Solar panels have a non-linear voltage/current curve. The actual voltage and current depends on the load. This graph is from a different solar panel (from this answer) with more current - same voltage though:
The specifications for your solar panel:
Wattage (Wp): 10
Voltage at Max Power, Vmp (V): 16.85
Current at Max Power, Imp (A): 0.59
Open Circuit Voltage, Voc (V): 20.9
Short Circuit Current, Isc (A): 0.65
number of cells: 36
You show two motors. The first one absolutely won't work because it's designed for 220V AC. The second one is designed for 9V and 0.22A. If you connected it to this panel it would probably get something like 18V and 0.44A, and burn out.
You have a few options:
- Get a pump that's a good match for the panel, then connect it directly. If you find a 3W pump designed for maybe 17-18V then it will probably work (I won't guarantee it). The current will be lower than Imp, so the voltage will be higher than Vmp, so you can get a pump designed for whatever voltage the panel actually puts out.
The voltage should be an approximate match. The current doesn't need to match. But the voltage should approximately match what the solar panel voltage will be at that current, which you'd have to guesstimate.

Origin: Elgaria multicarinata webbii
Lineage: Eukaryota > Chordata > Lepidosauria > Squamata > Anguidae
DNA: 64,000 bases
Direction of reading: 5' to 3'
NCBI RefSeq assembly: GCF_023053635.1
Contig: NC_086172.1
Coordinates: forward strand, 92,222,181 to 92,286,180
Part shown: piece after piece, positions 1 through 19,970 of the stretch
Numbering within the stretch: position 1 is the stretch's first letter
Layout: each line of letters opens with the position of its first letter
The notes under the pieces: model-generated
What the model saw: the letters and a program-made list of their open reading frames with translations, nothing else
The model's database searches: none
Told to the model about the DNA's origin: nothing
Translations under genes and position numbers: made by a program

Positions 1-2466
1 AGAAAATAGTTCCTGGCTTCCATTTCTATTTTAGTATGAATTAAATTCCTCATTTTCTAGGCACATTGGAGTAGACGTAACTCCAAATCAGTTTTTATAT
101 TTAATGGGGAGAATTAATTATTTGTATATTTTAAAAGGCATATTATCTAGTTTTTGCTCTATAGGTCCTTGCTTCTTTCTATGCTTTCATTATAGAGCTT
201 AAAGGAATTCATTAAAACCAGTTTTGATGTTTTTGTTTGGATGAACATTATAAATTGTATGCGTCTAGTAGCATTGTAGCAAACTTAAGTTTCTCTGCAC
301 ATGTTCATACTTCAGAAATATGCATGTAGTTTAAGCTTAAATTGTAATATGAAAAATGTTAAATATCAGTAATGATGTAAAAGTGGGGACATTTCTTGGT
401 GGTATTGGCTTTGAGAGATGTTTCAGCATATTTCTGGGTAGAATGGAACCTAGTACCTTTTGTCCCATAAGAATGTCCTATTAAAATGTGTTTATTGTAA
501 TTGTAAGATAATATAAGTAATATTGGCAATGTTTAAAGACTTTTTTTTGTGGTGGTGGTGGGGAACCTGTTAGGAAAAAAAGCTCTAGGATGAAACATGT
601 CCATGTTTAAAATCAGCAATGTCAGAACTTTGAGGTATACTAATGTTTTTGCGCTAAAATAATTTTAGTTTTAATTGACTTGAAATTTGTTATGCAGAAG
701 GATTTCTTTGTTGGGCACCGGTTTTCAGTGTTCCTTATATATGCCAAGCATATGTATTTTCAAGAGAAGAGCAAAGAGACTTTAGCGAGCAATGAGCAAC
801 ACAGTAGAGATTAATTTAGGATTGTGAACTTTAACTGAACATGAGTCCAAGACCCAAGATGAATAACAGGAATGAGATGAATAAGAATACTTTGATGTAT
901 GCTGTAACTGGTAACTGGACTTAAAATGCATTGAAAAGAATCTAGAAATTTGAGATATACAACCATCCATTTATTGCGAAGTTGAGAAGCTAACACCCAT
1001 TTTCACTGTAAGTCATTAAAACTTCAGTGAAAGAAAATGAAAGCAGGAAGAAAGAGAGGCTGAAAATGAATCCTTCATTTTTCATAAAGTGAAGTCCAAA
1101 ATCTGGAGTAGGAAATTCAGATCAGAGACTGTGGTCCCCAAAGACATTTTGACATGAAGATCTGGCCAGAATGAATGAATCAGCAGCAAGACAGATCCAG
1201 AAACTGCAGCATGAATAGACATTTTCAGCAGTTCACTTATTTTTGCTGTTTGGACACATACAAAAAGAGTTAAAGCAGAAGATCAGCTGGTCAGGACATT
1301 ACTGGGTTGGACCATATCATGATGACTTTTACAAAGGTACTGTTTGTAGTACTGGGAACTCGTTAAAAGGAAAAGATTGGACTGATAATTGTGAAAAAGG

It doesn't have to be an exact match - only approximate. The pump will be okay with a bit too much power or a bit too little power, just not way too much or way too little.
- Use a DC/DC converter to convert the solar panel output to a stable voltage (whatever voltage you need for the pump). This is the best option. The converter will even try to keep the voltage steady when the sun goes behind a cloud.
Note: If the solar panel can't put out enough power (e.g. at night), there is a chance the converter will get stuck drawing the short circuit current and you'd have to unplug it and plug it back in to make it work normally. I'm not sure this can be calculated without knowing all the technical details of the converter design. Since other people are using them, I guess this problem doesn't happen.
- Add a big resistor to waste current and force the solar panel voltage down to the voltage the pump needs. It's not as good as a DC/DC converter, but it could be cheaper if money is a problem.